While you always want to be careful about the level of debt, an inflationary market can be a good time to hold debt as the principal value is also deprecating.
One effective solution to inflation involves leaning on small business financing. There are many flexible funding options out there to help small businesses weather financial storms like inflationary periods. Solutions like a business line of credit or a merchant cash advance are options worth considering to help with cash flow challenges at your company.
4. Raise prices
While raising prices isn’t ideal, it may be helpful in combatting inflation’s effect on your business. In a recent study, 67% of small business owners said they have raised prices in response to inflationary pressures.
Avoid turning off customers with dramatic across-the-board price increases. Instead, raise prices slowly in modest increments and be strategic. Choose areas where customers are less likely to notice.
Look closely at your competitors to assess the right actions to consider. Be thoughtful about the type of customers you have and their price sensitivity (or lack thereof) for all or part of your products/services. Also, communicate the why behind the price increase.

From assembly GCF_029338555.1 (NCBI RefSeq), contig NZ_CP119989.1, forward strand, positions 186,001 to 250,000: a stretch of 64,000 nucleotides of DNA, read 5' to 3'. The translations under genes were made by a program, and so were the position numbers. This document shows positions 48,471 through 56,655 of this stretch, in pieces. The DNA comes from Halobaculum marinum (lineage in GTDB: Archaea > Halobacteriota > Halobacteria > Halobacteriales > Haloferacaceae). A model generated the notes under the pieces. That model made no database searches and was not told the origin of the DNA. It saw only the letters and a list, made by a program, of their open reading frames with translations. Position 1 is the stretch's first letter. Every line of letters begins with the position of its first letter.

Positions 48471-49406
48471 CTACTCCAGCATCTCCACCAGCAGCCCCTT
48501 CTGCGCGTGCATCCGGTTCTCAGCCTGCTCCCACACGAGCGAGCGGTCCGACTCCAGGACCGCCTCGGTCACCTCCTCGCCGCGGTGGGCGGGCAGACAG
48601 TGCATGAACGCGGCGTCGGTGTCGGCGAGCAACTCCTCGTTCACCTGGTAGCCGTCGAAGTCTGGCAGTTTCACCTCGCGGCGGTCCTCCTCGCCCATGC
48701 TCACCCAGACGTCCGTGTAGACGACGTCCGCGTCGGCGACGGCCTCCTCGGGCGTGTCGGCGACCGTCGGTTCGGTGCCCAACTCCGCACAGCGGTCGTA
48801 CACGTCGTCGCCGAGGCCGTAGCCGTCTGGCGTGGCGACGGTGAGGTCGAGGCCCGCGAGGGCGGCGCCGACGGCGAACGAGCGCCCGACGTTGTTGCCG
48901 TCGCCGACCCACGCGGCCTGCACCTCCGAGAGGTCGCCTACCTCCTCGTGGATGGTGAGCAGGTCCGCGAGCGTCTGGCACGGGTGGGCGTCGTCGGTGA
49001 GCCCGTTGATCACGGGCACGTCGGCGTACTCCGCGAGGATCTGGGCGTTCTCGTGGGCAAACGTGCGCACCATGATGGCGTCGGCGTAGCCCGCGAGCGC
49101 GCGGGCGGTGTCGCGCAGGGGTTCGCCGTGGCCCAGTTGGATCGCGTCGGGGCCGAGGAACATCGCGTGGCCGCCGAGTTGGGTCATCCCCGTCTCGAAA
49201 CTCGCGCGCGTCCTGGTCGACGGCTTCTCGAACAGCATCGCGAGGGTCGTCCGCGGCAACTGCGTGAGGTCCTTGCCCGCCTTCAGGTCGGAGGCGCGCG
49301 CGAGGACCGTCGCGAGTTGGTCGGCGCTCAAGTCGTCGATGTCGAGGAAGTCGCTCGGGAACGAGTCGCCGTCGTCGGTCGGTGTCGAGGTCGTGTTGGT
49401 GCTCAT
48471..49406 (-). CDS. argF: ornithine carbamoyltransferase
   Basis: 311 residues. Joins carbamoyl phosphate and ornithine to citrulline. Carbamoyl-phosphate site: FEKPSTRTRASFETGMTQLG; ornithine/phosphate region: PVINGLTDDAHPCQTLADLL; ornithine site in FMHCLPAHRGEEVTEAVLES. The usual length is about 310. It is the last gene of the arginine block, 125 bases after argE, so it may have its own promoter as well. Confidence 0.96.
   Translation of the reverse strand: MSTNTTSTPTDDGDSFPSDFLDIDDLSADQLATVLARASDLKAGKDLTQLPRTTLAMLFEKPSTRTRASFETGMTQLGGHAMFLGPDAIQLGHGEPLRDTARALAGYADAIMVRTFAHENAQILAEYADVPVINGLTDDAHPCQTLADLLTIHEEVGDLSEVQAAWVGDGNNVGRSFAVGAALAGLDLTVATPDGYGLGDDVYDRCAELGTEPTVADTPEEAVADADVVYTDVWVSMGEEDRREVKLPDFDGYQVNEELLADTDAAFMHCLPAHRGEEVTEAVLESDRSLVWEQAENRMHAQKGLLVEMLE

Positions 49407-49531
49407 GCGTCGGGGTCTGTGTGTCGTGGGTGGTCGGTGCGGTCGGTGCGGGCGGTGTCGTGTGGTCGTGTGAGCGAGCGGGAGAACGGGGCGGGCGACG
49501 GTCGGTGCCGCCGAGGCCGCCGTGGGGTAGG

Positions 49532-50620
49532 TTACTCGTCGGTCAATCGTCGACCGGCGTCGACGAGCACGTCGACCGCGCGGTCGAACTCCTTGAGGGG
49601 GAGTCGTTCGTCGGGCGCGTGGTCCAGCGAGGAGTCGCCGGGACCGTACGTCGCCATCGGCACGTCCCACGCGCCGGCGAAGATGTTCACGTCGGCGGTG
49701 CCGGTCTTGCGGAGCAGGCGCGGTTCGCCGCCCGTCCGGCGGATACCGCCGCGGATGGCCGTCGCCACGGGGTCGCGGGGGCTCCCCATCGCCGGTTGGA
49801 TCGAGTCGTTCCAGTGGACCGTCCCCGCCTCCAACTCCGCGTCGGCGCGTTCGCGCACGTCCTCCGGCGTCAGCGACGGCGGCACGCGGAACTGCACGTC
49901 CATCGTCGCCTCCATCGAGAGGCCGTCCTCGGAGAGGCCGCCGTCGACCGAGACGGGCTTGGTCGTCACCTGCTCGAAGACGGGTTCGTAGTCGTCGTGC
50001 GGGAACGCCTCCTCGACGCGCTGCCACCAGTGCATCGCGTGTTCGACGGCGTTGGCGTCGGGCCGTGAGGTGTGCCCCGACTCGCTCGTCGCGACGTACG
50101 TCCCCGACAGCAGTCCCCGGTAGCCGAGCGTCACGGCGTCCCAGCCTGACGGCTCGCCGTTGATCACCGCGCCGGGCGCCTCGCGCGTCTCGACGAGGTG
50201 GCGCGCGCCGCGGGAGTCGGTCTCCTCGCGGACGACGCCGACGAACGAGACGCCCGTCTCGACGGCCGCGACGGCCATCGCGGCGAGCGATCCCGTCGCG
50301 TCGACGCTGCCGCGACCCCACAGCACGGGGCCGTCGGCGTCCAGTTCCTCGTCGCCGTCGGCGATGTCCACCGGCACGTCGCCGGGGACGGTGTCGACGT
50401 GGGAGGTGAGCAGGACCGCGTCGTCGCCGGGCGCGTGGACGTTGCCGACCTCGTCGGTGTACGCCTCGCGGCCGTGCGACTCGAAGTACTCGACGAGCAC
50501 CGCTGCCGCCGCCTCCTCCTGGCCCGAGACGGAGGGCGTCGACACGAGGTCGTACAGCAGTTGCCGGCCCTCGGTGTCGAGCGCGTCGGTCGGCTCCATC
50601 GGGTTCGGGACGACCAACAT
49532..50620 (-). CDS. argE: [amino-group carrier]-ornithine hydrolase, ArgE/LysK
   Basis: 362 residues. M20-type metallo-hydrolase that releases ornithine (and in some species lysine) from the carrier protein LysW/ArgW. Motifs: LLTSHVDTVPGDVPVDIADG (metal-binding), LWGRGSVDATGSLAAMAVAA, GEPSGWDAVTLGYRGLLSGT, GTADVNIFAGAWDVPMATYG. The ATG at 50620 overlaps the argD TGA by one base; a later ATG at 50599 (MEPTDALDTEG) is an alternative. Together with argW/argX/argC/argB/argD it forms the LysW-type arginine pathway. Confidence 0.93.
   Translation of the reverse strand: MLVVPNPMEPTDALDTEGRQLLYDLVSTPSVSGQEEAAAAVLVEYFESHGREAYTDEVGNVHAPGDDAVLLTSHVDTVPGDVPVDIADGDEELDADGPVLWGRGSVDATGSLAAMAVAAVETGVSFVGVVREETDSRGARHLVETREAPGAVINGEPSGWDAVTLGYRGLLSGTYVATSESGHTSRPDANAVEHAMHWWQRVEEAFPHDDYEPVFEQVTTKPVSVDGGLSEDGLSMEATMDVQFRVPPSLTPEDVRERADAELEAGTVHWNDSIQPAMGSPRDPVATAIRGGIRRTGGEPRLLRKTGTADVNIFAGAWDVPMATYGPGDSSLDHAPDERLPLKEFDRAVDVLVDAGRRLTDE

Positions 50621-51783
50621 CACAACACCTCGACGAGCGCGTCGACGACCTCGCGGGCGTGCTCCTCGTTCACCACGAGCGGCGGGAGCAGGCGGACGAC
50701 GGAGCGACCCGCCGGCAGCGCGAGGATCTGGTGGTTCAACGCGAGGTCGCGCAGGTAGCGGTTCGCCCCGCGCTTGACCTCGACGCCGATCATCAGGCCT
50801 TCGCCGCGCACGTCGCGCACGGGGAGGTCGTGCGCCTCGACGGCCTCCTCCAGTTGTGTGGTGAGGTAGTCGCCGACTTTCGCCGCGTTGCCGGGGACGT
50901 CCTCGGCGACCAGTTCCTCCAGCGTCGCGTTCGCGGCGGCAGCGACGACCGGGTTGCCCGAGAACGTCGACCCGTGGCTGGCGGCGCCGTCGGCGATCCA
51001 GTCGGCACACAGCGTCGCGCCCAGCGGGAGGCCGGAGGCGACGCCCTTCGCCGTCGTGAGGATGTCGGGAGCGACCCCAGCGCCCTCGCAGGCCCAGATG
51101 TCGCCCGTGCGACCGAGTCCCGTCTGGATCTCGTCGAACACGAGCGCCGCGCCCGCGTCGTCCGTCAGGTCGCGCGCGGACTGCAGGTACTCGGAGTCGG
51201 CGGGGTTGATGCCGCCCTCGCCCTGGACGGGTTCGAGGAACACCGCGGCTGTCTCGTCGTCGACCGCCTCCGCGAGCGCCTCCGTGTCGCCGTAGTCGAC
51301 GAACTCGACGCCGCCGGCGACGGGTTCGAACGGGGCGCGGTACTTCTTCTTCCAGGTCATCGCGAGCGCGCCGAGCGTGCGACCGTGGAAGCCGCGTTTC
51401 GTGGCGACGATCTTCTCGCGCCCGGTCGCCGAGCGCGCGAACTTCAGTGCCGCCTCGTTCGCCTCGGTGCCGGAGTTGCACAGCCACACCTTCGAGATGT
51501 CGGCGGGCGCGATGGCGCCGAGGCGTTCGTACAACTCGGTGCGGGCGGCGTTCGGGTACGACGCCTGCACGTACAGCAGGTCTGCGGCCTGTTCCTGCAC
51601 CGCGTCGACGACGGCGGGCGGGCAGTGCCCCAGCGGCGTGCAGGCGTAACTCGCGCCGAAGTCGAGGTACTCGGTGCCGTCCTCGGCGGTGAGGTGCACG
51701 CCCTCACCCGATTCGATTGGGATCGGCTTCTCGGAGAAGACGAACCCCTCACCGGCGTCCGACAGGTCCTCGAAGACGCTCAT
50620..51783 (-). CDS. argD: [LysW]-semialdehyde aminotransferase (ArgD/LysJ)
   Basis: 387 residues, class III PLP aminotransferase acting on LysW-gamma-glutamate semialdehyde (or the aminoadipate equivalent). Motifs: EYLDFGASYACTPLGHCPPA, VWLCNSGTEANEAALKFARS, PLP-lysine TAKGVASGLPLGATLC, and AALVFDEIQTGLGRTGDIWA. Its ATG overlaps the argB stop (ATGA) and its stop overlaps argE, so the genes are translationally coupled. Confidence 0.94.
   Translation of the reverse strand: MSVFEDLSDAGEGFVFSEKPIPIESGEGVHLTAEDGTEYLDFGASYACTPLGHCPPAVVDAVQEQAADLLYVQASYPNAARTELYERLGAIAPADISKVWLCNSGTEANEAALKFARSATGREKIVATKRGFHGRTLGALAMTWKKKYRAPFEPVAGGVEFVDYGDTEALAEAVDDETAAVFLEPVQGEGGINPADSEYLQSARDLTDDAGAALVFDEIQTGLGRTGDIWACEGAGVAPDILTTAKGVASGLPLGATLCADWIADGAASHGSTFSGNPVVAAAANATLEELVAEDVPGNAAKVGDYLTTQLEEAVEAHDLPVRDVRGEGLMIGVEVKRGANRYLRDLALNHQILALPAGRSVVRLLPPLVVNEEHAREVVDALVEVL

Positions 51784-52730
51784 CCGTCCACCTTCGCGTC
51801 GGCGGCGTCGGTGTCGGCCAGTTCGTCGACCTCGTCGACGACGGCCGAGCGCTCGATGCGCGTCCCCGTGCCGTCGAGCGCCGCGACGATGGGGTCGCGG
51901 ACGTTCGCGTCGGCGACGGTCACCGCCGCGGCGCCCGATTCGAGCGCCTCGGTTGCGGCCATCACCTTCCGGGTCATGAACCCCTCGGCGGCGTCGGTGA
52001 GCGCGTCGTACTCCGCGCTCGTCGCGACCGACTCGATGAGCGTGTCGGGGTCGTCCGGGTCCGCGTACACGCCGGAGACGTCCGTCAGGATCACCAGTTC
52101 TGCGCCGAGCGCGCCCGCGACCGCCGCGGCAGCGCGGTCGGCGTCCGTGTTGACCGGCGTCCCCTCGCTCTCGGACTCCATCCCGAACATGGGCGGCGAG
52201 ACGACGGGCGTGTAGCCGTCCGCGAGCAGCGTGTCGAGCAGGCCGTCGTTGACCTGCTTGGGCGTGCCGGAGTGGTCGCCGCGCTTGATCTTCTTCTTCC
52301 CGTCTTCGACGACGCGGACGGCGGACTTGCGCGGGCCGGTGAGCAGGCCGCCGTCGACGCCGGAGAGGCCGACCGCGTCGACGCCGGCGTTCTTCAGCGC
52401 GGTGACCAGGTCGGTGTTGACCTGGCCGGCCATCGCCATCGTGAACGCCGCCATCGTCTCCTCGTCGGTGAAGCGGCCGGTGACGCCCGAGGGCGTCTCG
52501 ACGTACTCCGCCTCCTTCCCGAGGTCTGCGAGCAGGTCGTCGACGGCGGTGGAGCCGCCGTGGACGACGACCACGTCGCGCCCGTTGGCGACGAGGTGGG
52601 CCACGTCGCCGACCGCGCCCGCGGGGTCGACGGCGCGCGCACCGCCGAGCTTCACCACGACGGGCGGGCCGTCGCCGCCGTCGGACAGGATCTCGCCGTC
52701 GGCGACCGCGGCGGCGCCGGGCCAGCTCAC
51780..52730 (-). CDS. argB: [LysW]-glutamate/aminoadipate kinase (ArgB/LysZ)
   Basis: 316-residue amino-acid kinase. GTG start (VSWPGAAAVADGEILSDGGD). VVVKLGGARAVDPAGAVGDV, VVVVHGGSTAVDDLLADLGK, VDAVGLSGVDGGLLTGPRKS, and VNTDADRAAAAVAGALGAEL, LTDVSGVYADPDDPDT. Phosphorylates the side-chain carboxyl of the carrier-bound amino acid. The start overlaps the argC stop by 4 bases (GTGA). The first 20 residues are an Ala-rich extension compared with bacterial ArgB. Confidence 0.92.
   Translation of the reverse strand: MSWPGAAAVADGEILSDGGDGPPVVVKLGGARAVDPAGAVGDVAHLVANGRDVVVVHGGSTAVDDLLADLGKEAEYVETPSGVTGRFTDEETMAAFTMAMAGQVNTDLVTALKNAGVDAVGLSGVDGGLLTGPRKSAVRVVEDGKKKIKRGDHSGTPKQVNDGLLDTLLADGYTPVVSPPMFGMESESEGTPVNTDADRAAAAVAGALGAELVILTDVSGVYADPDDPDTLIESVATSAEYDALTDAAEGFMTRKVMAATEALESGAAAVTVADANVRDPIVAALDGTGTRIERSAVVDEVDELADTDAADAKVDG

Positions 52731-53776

Customers likely will understand and might be less agitated if they understand the drivers. We’re all experiencing this together, after all.
Crafting an effective price increase letter can help you position your increase and be transparent with customers.
5. Reward existing customers
It’s more cost-effective to retain a customer than to acquire a new one. Reward your existing customers—especially those supporting you during this time with their business. You can create a customer loyalty program that gives customers a discount after a certain number of purchases, offers a small discount after a purchase, or rewards customers who refer their networks with a free or discounted product or service.
Customers are feeling the impacts of inflation, so providing rewards and discounts can help you keep your customers coming back.
Adapt and thrive during inflation
Inflation is most likely temporary, although it hasn’t felt that way over the last few months. By making some adjustments and staying agile, you can keep your business running smoothly and continue growing during this challenging time.